Monday, January 28, 2013

Next Generation Bio-Fuels, by Sharon Powell


Next Generation Bio Fuels

By Sharon Powell


What are Bio Fuels? Are they things made from our environment?  Or perhaps a plant or animal! If you agree that both plants and fossils can produce energy you are absolutely correct! Although “Fossil Fuels” and “Bio Fuels” are made to produce energy, they are very different in comparison.

Bio Fuels are synthetic resources of energy.  By referring to the term “synthetic,” we simply mean that products are manufactured from other sources verses occurring naturally.  Bio Fuels are man-made resources of energy made from food, crops, grasses, wood, algae, garbage, sewage and manure.


Bio Fuels allow people to heat their homes, drive their car, or simply allow us to remain cool on hot summer days.  Some people might think energy is free, but the fact is in order to produce energy, other sources of energy are required in order to manufacture more.  As the world becomes more technologically advanced the price of energy continues to rise along with the research needed to help find cost effective ways for creating alternative fuels.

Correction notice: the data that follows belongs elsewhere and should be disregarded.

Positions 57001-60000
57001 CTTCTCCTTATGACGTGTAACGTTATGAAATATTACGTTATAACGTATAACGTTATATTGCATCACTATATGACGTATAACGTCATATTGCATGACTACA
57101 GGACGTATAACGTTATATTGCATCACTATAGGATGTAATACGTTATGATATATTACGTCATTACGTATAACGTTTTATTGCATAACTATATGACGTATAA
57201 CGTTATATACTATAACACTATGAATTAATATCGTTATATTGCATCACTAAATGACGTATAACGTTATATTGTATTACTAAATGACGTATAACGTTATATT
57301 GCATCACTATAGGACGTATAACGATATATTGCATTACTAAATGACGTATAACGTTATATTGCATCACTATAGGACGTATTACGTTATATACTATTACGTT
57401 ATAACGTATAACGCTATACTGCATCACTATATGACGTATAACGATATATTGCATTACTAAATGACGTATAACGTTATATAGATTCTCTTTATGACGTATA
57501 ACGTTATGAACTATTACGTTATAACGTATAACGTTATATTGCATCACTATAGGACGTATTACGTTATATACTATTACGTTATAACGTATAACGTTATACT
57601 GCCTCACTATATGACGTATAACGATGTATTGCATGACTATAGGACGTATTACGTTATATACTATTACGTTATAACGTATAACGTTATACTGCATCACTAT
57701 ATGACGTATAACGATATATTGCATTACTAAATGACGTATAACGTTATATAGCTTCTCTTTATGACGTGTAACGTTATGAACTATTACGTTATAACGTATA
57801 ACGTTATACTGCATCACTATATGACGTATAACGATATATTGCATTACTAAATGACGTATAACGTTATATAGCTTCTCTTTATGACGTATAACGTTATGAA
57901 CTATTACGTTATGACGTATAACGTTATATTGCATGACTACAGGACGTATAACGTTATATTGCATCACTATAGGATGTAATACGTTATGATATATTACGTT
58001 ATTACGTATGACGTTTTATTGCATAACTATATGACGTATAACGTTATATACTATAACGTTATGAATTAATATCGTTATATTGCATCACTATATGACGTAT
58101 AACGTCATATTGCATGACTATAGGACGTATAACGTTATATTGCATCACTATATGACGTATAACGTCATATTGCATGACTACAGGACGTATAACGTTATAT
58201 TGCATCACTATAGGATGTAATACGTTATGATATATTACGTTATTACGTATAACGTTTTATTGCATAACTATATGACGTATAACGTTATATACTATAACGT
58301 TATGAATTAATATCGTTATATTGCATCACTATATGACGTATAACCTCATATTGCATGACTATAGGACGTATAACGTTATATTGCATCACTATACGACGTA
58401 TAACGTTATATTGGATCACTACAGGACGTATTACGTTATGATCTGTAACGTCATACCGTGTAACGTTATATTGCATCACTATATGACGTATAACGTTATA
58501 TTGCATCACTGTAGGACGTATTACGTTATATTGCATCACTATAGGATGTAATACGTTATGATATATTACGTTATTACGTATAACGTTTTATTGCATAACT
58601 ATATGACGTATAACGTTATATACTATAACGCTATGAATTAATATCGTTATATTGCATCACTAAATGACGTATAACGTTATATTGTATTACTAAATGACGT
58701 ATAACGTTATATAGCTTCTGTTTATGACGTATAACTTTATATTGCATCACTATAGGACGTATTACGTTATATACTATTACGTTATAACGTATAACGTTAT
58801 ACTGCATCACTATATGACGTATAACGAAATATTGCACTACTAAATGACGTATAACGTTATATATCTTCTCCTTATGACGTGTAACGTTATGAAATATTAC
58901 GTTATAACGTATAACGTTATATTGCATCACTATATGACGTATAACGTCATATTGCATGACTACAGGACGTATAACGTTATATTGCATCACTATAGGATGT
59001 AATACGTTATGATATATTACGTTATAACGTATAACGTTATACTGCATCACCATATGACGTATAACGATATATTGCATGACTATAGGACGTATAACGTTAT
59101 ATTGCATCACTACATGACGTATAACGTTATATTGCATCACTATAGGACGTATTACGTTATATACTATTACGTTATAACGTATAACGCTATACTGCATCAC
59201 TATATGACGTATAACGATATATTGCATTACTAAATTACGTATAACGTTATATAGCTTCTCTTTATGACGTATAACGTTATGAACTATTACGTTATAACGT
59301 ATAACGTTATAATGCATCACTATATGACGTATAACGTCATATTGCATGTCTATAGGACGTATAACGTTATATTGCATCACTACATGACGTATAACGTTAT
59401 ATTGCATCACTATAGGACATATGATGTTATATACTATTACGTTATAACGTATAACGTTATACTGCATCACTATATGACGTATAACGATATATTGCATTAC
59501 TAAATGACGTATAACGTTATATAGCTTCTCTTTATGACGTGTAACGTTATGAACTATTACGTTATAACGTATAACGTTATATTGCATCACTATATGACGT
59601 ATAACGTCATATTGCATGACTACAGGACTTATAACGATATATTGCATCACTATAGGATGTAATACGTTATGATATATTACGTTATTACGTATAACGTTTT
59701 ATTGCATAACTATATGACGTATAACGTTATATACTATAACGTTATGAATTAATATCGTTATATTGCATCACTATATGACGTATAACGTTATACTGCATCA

The greatest portion of energy consumed today is referred to as “Fossil Fuels,” and comes from plants and animals that died millions of years ago.  Resources were then buried beneath layers of rock and soil.  As time passed, atmospheric conditions and pressure reacted on the remains, creating an abundance of biological cells and gases, which are commonly referred to as “Bio Fuels” and “Fossil Fuels.”  There are three different types of “Fossil Fuels” commonly known as “Petroleum,” “Coal,” and “Natural Gas.”  Fossil fuels must be removed from the earth and can become costly to manufacture over time.  Removing fossil fuels from the ground can also have serious side effects on